What to Expect from Occupational Therapy NDIS
The National Disability Insurance Scheme offers those with a lasting and significant disability funding to help support their needs. This includes accessing occupational therapy funded by NDIS.
An OT is a trained, university-educated practitioner who specializes in helping people overcome challenges in order to partake in daily activities. They are practiced in a range of areas, such as goal-setting, pain management, mental health, driving assessments, rehabilitation and determining home and vehicle modifications. An occupational therapy NDIS can aid make life easier for people with disabilities.
If you or someone you know is planning on receiving occupational therapy funded by NDIS, there are certain things you might want to know about the service, such as its goals, benefits and drawbacks.
What are the aims of OT?
OT aims to determine an individual’s ideal outcomes and goals and then figure out what support is required to achieve this. Support may involve a range of services, modifications and specialised accommodation. Using a thorough understanding of how disability affects performance in daily activities, OTs are able to effectively improve a person’s situation.
The overall aim of occupational therapy funded by NDIS is to help a person become as independent as they can be. From improving their ability to engage in self-care practices to sharpening mental abilities, the goals of the OT are as varied as the individuals they are working with. Each treatment plan is unique and specially catered for the individual’s specific needs.
Occupational therapy funded by NDIS is ongoing and will last until the person achieves their outcomes, or until it is believed that they have done the best that they can. When skills in one area, such as improved mobility, are mastered, the OT will then focus on developing other skills necessary for increased independence.
The advantages of occupational therapy funded by NDIS:
The major advantage of OT is its ability to help people build, reclaim or maintain day-to-day living skills. This ensures that people can lead independent, rewarding and productive lives and participate in their local community and the world at large.
OT also offers a range of measurable benefits, where progress is clearly visible. This ranges from witnessing a person’s ability to participate in self-care activities independently, to a person’s ability to enter the workforce.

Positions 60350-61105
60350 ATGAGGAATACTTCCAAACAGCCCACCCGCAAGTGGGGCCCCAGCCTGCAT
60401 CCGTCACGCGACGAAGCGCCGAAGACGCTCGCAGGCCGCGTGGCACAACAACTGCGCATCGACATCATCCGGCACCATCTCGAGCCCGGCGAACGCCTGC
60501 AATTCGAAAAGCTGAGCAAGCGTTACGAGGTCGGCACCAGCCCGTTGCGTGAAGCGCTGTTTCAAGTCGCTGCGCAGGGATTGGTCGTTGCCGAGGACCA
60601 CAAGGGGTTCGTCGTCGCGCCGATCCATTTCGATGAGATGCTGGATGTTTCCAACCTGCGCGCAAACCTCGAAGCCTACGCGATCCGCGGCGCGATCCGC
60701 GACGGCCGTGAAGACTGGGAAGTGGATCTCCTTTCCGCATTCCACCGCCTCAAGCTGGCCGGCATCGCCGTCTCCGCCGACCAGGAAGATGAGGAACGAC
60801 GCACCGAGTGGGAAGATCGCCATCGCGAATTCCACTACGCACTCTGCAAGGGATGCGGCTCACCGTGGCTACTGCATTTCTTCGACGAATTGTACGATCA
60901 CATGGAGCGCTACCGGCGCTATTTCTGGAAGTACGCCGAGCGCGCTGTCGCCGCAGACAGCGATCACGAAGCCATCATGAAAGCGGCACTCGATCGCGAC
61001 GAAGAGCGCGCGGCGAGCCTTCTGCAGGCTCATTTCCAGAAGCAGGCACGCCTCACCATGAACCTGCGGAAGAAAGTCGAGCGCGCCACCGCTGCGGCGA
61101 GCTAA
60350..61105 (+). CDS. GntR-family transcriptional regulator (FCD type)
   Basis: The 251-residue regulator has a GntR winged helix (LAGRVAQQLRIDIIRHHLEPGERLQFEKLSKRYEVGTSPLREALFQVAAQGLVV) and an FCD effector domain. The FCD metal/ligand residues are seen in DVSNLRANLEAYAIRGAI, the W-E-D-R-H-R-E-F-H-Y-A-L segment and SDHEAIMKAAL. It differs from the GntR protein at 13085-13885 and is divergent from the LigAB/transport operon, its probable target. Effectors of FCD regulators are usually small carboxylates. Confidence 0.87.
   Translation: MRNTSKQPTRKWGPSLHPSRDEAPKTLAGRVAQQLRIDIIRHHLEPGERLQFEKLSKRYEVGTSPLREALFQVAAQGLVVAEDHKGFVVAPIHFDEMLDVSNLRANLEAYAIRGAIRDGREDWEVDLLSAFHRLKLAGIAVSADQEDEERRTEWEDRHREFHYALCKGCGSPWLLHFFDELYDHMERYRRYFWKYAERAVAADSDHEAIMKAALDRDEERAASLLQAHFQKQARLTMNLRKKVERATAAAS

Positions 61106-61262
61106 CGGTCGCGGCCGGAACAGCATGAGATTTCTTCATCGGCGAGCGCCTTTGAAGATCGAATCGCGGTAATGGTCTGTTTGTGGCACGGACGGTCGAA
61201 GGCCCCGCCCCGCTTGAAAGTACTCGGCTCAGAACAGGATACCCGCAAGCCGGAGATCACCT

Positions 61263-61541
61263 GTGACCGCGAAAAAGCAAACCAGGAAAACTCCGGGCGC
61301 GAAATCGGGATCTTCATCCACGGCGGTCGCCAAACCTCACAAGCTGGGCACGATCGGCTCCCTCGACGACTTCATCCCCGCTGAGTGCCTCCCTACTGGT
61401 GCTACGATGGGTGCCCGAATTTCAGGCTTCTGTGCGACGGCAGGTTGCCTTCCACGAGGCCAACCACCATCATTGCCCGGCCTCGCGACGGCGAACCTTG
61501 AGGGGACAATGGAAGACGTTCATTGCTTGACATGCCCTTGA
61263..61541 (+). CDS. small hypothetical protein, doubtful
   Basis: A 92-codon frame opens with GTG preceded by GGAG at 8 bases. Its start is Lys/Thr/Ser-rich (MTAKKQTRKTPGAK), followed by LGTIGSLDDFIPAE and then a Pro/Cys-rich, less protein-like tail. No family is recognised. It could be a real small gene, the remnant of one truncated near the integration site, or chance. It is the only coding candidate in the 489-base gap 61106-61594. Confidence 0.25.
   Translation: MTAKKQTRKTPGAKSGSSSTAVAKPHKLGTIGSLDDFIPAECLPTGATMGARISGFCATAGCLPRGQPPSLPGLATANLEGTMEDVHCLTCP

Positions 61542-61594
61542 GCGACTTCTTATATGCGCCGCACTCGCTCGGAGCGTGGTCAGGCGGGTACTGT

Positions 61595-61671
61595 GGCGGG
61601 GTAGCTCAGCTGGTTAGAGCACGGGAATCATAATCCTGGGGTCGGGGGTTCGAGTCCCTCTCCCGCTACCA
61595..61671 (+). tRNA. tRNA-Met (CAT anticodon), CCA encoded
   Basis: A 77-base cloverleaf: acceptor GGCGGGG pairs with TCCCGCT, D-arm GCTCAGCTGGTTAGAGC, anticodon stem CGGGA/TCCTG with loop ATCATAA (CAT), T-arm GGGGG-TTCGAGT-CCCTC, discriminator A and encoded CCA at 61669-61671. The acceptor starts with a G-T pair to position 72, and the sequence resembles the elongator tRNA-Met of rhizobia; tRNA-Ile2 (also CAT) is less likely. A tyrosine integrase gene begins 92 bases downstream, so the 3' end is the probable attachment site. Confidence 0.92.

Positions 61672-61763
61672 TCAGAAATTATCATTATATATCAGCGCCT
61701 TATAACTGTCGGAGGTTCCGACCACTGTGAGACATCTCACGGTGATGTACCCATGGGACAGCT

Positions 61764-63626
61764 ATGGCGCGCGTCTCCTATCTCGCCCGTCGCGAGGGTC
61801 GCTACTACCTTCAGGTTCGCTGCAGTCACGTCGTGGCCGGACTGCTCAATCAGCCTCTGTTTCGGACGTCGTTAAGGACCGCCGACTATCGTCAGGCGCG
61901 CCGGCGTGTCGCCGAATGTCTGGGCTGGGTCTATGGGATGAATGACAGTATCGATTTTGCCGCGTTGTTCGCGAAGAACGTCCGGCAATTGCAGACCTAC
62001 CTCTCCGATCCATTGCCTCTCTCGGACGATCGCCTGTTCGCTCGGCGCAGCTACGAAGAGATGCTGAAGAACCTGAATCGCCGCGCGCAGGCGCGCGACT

Other advantages of occupational therapy funded by NDIS include:
- Improvement of sensory integration and processing
- Improved social skills and relationships
- Deeper engagement in meaningful activities, such as art-making or volunteering
- Reduction of environmental barriers to participation in daily activities
- Assistive technology to support and make life easier
- Improved ability to deal with shifts in routines and roles
- Improved education on behalf of the individual and their family
- Increased mobility
The disadvantages of occupational therapy funded by NDIS:
While the benefits of OT generally outweigh the drawbacks, there are some concerns that should be considered before engaging in the program. These include:
- Costs related to continued care
- Time commitments to the program
- How the treatment will affect other family members
When establishing a treatment plan, it is vital that expectations are discussed with the OT. These expectations may need to be adjusted over time as the person makes progress. It is only using periodic assessments of the treatment that you can evaluate how much of a positive impact it is having on the person’s quality of life.
Other things to consider include:
Those who are aged under 65 and possess a disability which impacts their ability to engage in day-to-day activities may be eligible for occupational therapy funded by NDIS. It is currently unavailable for those over the age of 65, although if a person turns 65 after they have already been approved to participate in the scheme, they can still be funded. There is an eligibility checklist available online which can help determine eligibility.
Finding an OT
To find a suitable OT, the person must first be approved by the National Diabetes Insurance Scheme. Once this is done, the person will work with a planner or coordinator to establish an individualized support plan. There is a list of occupational therapy NDIS providers available on the National Diabetes Insurance Scheme website. People who want to self-manage their funding can access services from OTs who are not registered with the scheme.
Availability of services in your area
Occupational therapy funded by NDIS is offered in many locations across Australia (now including parts of Western Australia). Check the scheme’s official website to find out if you can access services in your area. In certain regions you may need to meet the minimum age requirements in order to access the scheme. By 2020, every eligible Australian who has a disability will be able to access OT under the scheme.
Occupational therapy funded by NDIS offers a range of benefits to Australians living with a disability.